Cardiovascular diseases (CVD) - including heart diseases and stroke - account for one-third of deaths throughout the world, posing an alarming threat to global health, according to a new study.
Countries with the greatest number of cardiovascular deaths, after accounting for population size, are found throughout Eastern Europe, Central Asia, the Middle East, South America, sub-Saharan Africa, and Oceania, researchers said.
The steep declines experienced by the US, Canada, Australia, New Zealand, Japan, South Korea, and countries in Western Europe over the past two decades have begun to taper off and plateau, they said.
"It is an alarming threat to global health," said Gregory Roth, Assistant Professor at the University of Washington.
"Trends in CVD mortality are no longer declining for high-income regions and low- and middle-income countries are also seeing more CVD-related deaths," said Roth, lead author of the research published in the Journal of the American College of Cardiology.
In 2015, there were more than 400 million individuals living with CVD and nearly 18 million CVD deaths worldwide.
From 1990 to 2010, the age-standardised death rate from CVD dropped globally, driven by improvements in high-income countries, but that progress has slowed over the last five years.
In 1990, there were about 393 deaths for every 100,000 people from CVD globally. That fell to 307 deaths per 100,000 in 2010 and over the next five years decreased only slightly to 286 deaths per 100,000.
"High levels of cardiovascular disease can be especially problematic for low-resource countries with limited access to or availability of effective treatments," said Paulo Lotufo from the University of Sao Paulo in Brazil.
Prevalence rates of CVD, including coronary artery disease, atrial fibrillation, heart failure, stroke and peripheral arterial disease, were highest across sub-Saharan Africa, Eastern and Central Europe, and Central Asia.
Some of the lowest rates occurred in high-income Asian countries such as Singapore, Japan and South Korea, and southern South American countries.
The highest CVD death rates occurred throughout Central Asia and Eastern Europe, but also in countries such as Iraq, Afghanistan, and many South Pacific island nations.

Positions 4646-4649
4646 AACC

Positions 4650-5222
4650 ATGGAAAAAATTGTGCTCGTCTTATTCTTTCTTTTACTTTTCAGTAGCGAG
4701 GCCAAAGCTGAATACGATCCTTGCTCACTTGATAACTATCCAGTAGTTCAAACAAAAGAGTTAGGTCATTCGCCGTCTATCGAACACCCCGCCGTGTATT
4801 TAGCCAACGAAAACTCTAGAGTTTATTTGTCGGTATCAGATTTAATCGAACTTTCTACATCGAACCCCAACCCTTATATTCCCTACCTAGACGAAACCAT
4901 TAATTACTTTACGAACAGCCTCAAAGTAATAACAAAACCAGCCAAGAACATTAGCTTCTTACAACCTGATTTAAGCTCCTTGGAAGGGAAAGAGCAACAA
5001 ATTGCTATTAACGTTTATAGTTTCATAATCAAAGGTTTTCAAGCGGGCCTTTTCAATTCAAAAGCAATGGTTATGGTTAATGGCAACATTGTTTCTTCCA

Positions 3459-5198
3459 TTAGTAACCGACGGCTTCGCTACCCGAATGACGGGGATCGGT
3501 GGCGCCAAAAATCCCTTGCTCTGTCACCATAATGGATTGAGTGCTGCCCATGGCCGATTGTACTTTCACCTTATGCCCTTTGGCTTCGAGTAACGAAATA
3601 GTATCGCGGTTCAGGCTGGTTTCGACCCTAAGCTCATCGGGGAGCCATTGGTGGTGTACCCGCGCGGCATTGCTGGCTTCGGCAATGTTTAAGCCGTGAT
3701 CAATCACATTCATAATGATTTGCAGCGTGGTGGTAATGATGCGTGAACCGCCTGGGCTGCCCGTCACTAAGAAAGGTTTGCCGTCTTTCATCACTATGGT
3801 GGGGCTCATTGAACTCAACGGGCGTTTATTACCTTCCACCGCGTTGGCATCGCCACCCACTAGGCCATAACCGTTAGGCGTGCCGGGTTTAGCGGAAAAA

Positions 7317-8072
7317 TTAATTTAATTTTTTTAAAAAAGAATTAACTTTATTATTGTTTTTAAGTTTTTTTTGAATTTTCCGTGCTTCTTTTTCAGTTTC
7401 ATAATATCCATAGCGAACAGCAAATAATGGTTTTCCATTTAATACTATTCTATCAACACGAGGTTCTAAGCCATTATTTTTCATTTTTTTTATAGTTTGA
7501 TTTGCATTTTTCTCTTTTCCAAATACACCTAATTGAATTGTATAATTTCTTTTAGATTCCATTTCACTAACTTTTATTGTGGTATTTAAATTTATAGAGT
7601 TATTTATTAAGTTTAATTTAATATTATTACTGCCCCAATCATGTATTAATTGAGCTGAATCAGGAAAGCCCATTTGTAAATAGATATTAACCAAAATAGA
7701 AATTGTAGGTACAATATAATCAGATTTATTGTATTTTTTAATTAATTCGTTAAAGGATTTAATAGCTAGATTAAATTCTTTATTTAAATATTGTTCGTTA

The lowest rates were in Japan, Andorra, Peru, France, Israel and Spain.
Using a measure of development status that combines levels of education, fertility and income - the Socio demographic Index (SDI) - researchers discovered that, on average, CVD mortality first increased, then declined steeply with increasing SDI, only to plateau in the last few years.
"High levels of cardiovascular disease are seen throughout the world, both in high-income countries and those with more limited access to effective and inexpensive treatments," Roth said.
"Risk factors for CVD like high blood pressure, poor diet, high cholesterol, tobacco smoking, excessive alcohol use and obesity are common throughout most of the world," Roth said.
The findings present opportunities for public health officials on the local, national, and international levels to share successful strategies for addressing these risk factors.
Of the cardiovascular conditions studied, ischemic heart disease, also known as coronary artery or heart artery disease, was the leading cause of health loss in every region of the world except sub-Saharan Africa, researchers said.
In 2015, there were an estimated 7.3 million heart attacks and 110.6 million people living with heart artery disease, they said.
The highest prevalence rates for heart artery disease were found in Eastern Europe, followed by Central Asia and Central Europe, but high rates were also found in some parts of sub-Saharan Africa, the Middle East/North Africa region, and South Asia.
Peripheral artery disease was the most prevalent CVD cardiovascular disease worldwide, even though much of it is estimated to be without symptoms.
Stroke was the second-leading cause of global health loss. In 2015, there were nearly 9 million first-time strokes.
Prevalence rate of heart artery disease and stroke began increasing as early as age 40, showing that these are not only diseases of the elderly, but also impact younger individuals who are working or caring for family.
(This story has not been edited by Business Standard staff and is auto-generated from a syndicated feed.)